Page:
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A fascinating exploration of the introduction of Vincent van Gogh’s work to the United States one hundred years later.
Vincent van Gogh (1853–1890) is one of the most iconic artists in the world, and how he became a household name in the United States is a fascinating, largely untold story. Van Gogh in America details the early reception of the artist’s work by American private collectors, civic institutions, and the general public from the time his work was first exhibited in the United States at the 1913 Armory Show up to his first retrospective in an American museum at the Museum of Modern Art, New York, in 1935, and beyond. The driving force behind this project, the Detroit Institute of Arts, was the very first American public museum to purchase a Van Gogh painting, his Self-Portrait, in 1922, and this publication marks the centenary of that event.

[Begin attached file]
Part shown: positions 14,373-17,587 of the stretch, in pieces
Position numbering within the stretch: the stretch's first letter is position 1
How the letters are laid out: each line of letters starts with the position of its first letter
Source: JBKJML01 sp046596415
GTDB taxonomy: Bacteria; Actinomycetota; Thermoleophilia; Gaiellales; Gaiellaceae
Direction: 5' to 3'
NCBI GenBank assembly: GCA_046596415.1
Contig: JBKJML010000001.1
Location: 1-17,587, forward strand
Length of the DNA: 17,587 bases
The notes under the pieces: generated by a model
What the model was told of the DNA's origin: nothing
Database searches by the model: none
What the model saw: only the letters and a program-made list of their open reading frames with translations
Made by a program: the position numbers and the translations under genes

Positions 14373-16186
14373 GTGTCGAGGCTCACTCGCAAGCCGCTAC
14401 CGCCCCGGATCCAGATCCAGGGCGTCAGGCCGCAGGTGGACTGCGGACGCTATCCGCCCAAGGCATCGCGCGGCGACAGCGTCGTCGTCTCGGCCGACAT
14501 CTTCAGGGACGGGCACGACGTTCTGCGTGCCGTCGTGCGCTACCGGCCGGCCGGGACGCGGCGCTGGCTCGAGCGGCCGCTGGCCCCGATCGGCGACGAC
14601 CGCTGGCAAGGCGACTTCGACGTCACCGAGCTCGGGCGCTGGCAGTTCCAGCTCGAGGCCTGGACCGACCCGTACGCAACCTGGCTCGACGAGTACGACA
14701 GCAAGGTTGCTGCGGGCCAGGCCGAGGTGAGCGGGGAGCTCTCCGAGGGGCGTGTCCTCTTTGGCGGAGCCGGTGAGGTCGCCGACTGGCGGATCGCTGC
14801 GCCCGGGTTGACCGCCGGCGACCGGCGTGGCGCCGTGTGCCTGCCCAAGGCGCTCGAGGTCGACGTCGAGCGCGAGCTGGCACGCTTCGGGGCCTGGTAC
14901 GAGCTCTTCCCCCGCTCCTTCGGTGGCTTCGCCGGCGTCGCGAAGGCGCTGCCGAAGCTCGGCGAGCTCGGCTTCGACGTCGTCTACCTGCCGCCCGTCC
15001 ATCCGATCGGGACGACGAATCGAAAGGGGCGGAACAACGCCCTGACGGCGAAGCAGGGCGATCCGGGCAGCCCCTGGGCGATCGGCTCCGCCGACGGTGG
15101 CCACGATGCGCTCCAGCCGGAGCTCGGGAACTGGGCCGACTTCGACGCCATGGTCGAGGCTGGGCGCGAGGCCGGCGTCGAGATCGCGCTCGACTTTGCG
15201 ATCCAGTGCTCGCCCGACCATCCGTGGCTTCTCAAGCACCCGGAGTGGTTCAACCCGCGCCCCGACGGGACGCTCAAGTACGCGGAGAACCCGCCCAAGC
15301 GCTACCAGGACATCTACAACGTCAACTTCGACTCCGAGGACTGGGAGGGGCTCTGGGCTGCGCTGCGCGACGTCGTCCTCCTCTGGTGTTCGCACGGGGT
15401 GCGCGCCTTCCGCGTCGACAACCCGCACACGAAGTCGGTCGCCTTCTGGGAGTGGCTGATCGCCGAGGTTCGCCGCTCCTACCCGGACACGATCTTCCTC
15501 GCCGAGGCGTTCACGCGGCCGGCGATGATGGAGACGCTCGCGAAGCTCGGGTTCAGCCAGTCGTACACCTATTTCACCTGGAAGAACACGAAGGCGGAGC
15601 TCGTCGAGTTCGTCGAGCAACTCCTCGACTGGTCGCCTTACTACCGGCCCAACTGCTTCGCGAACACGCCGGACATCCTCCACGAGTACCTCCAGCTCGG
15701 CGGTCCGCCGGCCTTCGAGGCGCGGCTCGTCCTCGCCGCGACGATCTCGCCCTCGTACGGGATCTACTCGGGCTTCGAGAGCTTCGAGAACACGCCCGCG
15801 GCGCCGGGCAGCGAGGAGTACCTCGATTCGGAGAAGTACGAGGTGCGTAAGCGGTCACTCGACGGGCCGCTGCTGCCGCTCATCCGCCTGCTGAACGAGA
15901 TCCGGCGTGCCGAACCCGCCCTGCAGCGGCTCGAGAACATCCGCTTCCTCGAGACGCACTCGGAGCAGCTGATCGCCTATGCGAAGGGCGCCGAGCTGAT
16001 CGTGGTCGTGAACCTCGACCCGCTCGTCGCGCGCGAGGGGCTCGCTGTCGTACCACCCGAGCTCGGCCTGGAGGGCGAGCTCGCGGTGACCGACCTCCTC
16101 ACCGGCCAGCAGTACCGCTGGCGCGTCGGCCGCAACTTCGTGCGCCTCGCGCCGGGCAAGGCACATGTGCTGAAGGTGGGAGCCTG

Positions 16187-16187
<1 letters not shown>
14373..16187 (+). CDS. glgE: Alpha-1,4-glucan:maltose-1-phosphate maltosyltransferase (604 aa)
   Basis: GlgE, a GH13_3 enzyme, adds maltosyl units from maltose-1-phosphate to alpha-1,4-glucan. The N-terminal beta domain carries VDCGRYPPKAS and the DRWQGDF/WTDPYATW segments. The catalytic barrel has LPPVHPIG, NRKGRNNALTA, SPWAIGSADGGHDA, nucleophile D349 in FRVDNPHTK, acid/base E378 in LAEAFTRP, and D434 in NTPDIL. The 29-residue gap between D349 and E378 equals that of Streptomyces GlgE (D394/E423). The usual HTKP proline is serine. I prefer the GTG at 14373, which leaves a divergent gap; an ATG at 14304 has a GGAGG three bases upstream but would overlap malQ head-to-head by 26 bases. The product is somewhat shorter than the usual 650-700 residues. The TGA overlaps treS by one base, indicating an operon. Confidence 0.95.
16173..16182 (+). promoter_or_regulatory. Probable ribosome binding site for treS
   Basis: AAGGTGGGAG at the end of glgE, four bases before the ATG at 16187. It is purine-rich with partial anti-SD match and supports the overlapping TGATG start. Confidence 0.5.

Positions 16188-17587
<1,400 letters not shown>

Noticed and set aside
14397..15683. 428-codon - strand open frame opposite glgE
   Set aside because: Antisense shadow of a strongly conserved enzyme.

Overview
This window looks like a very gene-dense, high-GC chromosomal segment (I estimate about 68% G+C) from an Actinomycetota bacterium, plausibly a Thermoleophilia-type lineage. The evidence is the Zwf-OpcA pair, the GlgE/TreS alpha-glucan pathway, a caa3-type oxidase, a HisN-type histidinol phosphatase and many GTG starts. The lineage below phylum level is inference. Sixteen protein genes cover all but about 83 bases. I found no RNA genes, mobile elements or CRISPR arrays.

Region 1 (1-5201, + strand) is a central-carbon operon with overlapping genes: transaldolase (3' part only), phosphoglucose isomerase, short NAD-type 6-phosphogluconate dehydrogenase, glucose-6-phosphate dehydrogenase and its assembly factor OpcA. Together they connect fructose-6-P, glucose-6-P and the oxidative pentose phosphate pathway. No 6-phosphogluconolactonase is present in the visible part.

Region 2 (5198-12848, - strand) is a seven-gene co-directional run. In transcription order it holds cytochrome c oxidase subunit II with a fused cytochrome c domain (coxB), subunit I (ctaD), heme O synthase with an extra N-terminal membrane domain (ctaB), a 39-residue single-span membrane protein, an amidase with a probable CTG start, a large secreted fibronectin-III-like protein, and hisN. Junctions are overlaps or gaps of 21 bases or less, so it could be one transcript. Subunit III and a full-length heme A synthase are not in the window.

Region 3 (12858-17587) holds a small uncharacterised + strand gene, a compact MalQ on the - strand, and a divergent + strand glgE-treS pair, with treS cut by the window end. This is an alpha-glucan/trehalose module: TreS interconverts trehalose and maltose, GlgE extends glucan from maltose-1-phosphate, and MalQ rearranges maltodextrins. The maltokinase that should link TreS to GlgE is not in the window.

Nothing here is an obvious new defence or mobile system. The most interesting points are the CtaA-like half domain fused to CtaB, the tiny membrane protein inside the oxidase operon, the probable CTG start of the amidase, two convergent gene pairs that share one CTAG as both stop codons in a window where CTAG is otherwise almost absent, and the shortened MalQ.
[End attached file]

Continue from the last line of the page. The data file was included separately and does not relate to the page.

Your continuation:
Leading Van Gogh scholars chronicle the considerable efforts made by early promoters of modernism in the United States and Europe, including the Van Gogh family, Helene Kröller-Müller, numerous dealers, collectors, curators, and artists, private and public institutions, and even Hollywood, to frame the artist’s biography and introduce his art to America.